Direct naar content

Who is it?

We were recently approached by an intermediary asking us to provide database consultants with knowledge of DB2, Oracle, MariaDB, PostgreSQL, MongoDB, MS SQL, CockroachDB and MySQL for “a client. The client’s name remained shrouded in mystery. For us then, it is always a sport to find out from his databases who actually is the customer.

Gerard Zuidweg

Managing Partner
Gerard Zuidweg - Managing Partner

Clue 1: The age

Using the aforementioned database technologies and a little knowledge of the world around us, we often come a long way. You are either a database specialist, or you are not. In this case, for example, we see multiple database management systems (DBMS): SQL/RDBM, NoSQL AND New SQL DBMS applied in the technology stack.

De oudste en nog steeds meest gebruikte DBMS is het Relational Database Management Systeem, gebaseerd op de in de jaren 70 ontwikkelde Structured Query Language (SQL). De meeste bekende systemen in deze categorie zijn bijvoorbeeld OracleMicrosoft SQLMySQL en PostgreSQL. In een RDBMS worden gegevens opgeslagen in een gestructureerde tabelindeling van rijen en kolommen met als doel te voldoen aan ACID-eigenschappen voor datamanagement (Atomicity, Consistentie, Isolatie, Duurzaamheid). RDBMS / SQL konden ACID-eigenschappen bereiken omdat de gegevens in één databaseserver bleven, zodat consistentie geen probleem is.

The oldest and still most widely used DBMS is the Relational Database Management System, based on the Structured Query Language (SQL) developed in the 1970s. Most well-known systems in this category include  OracleMicrosoft SQLMySQL and  PostgreSQL.. In an RDBMS, data is stored in a structured table arrangement of rows and columns with the goal of satisfying ACID properties for data management (Atomicity, Consistency, Isolation, Durability). RDBMS / SQL could achieve ACID properties because the data remained in one database server, so consistency is not an issue.

For our question “Who is it?” it means that it is probably a large and somewhat older pre-1970 organization that started automating with IBM Mainframes and DB2 and later included Oracle in the stack. So we would start looking in the corner of, say, banking or insurance or government.

Clue 2: NoSQL

With the global explosion of the Internet in the 1990s, the amount of data generated grew exponentially. RDBMS were actually not suitable for these huge amounts of complex data, nor could they meet the new demands that came with global availability and scalability.

This led in the late 1990s to the emergence of NoSQL databases that offered a solution for scaling in a distributed environment. The well-known names in these include MongoDB, Cassandra and Redis.

Based on this, the organization we are looking for is apparently an internationally operating organization that makes large amounts of data available, managed and/or processed via the Internet. We then infer this from the fact that the organization uses MySQL and MariaDB, which is often used as a technology among Internet applications. Furthermore, MongoDB is used for large data warehouses, so it is probably an organization where a lot of data and Online Analysis Processes (OLAP) are involved.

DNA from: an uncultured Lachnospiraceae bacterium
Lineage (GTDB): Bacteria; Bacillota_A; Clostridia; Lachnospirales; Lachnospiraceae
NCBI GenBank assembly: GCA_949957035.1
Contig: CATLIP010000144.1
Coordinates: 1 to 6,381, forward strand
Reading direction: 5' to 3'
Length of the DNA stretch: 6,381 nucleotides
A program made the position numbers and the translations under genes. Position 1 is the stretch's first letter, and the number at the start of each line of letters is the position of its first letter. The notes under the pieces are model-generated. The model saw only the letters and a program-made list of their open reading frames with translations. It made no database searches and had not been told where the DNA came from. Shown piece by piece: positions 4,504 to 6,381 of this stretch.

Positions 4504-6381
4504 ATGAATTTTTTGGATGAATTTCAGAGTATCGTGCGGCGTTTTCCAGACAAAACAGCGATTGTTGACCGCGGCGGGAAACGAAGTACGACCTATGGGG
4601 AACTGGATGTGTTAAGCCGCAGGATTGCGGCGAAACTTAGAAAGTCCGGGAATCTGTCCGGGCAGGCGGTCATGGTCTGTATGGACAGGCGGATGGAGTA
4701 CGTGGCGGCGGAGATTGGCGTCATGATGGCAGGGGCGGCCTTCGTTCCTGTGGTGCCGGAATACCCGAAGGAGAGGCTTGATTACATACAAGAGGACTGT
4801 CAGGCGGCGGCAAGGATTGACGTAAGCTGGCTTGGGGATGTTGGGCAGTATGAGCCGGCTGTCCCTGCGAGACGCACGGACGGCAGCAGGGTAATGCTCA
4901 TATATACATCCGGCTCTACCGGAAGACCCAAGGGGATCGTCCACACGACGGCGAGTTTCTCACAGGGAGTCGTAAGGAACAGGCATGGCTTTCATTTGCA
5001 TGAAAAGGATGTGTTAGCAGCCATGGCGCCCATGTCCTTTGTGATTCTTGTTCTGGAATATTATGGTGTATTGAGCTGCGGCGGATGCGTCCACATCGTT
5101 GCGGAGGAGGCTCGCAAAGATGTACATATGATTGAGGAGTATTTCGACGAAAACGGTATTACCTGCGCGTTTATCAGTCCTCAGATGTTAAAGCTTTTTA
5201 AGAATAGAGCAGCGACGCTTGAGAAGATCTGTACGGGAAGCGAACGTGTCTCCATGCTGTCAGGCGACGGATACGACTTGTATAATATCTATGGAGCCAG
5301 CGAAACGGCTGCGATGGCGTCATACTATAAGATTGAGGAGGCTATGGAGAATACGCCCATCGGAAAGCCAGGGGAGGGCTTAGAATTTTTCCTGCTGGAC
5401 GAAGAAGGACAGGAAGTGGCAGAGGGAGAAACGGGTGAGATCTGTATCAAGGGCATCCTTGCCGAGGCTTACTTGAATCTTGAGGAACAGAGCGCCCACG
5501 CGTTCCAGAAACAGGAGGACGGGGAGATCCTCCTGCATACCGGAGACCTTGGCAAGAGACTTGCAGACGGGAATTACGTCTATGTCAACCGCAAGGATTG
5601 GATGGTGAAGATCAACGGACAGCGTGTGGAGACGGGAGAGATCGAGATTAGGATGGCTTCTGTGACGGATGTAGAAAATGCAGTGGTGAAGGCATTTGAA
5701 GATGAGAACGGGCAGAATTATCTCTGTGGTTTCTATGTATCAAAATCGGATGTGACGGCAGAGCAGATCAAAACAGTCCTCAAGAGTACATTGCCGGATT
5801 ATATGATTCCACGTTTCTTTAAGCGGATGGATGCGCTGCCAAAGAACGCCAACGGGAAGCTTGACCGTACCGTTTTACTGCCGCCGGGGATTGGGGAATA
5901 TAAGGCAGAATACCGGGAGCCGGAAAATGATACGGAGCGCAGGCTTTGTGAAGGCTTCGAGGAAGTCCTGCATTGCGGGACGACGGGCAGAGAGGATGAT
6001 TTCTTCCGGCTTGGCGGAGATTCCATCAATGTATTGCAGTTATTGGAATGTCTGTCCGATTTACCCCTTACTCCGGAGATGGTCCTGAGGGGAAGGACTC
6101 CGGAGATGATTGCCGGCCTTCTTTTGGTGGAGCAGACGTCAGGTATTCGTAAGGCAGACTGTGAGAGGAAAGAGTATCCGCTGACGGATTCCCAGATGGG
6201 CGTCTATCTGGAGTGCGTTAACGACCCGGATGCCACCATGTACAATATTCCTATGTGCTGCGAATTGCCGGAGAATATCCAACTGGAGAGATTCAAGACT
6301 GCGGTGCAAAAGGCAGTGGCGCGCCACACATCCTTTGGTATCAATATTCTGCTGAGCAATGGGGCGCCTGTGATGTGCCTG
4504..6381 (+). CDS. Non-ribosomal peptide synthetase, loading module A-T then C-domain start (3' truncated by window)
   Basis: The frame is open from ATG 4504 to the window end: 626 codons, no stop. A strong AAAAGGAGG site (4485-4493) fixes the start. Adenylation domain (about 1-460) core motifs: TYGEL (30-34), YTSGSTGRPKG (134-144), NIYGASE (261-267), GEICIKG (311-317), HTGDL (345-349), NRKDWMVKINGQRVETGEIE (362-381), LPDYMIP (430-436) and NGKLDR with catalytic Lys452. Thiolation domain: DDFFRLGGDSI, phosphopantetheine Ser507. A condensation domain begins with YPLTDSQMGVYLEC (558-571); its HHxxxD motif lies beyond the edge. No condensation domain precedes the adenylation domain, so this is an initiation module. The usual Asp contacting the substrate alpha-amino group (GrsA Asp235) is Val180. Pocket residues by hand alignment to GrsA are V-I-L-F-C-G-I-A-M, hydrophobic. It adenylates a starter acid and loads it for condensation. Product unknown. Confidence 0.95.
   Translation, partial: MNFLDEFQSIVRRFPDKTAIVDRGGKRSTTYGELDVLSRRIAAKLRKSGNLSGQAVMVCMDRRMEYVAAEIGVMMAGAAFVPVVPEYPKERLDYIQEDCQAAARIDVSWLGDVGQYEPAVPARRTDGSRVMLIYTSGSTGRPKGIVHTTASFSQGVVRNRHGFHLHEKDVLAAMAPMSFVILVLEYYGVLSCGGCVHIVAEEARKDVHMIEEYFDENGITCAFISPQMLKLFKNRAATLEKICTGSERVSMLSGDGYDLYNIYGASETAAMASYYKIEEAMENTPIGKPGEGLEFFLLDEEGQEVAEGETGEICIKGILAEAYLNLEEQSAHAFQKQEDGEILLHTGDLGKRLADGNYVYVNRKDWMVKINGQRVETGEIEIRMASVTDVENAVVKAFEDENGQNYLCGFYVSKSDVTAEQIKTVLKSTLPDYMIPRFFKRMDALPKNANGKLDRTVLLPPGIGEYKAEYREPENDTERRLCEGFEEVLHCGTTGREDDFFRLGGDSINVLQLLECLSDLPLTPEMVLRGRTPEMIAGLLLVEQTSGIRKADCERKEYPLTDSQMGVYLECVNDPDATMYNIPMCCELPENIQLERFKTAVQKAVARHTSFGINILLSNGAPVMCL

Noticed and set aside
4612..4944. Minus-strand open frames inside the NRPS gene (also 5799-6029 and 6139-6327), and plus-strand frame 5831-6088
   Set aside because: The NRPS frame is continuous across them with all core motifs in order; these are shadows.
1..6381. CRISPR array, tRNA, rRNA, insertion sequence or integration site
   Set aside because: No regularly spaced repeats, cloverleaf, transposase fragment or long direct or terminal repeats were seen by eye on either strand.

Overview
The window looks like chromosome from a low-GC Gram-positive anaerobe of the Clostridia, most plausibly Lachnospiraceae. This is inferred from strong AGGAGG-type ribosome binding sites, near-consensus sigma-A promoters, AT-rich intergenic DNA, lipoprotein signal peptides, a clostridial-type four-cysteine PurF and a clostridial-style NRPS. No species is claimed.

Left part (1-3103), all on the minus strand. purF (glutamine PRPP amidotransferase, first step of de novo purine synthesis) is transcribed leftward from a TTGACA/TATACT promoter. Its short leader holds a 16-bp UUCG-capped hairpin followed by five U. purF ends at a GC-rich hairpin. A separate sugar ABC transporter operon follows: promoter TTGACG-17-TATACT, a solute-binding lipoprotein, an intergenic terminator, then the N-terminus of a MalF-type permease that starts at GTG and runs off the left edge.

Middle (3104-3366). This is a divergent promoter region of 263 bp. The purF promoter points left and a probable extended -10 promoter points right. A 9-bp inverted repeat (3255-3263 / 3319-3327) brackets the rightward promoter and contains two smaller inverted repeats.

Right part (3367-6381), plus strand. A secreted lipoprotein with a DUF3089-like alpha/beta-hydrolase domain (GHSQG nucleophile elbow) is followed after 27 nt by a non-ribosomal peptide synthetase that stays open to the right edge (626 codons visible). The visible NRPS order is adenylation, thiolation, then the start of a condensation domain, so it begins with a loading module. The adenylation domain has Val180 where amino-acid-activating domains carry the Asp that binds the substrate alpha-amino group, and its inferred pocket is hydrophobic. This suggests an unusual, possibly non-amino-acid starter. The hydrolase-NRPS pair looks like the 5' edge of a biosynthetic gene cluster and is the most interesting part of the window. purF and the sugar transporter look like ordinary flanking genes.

Clue 3: NewSQL

However, the distributed NoSQL variants have two major drawbacks. First, they do not use SQL. This creates a lot of extra work to get the NoSQL database to interact with applications that generally can easily handle SQL. Second, because of their design, they have difficulty ensuring data consistency.

To address these limitations, a new generation of database management systems has emerged: NewSQL. NewSQL claims to combine the advantages of RDBMS (strong consistency) with advantages of NoSQL (scalability). In other words, NewSQL databases are relational database systems that match or exceed high performance and scalability of NoSQL while maintaining the ACID guarantees of traditional DBMS.

For example, Google has relied heavily on this technology with the development of its NewSQL variant Spanner. Some other well-known examples are ClustrixDB, NuoDB, CockroachDB (spin-off of Spanner), Altibase, MemDB, VoltDB, c-treeACE, Percona Apache, TIBCO ActiveSpaces and ActorDB.

So we also dare to conclude that the organization we are looking for is in the process of digital transformation. After all, a NewSQL DBMS helps organizations process Internet transactions and make data available globally, consistently and error-free.

Dus: Who is that?

In general, all variants of SQL, NoSQL and NewSQL can occur in an organization. One does not exclude the other. After all, as we always state, the choice of a DBMS is determined by the use case. We will gladly return to that in a later blog.

In answer to our question “Who is it?”, we arrive at the profile of a long-standing organization in the banking or insurance industry or an international government organization based in the Netherlands that operates globally, manages large amounts of data, makes it available and increasingly wants to enable its customers to interact independently on its applications. That leaves a lot of organizations, but we dared to take the gamble. It turned out to be a long shot.

Want to know more?

Want to know which organization it was or want to learn more about which DBMS is the best fit for your organization? If so, feel free to contact us.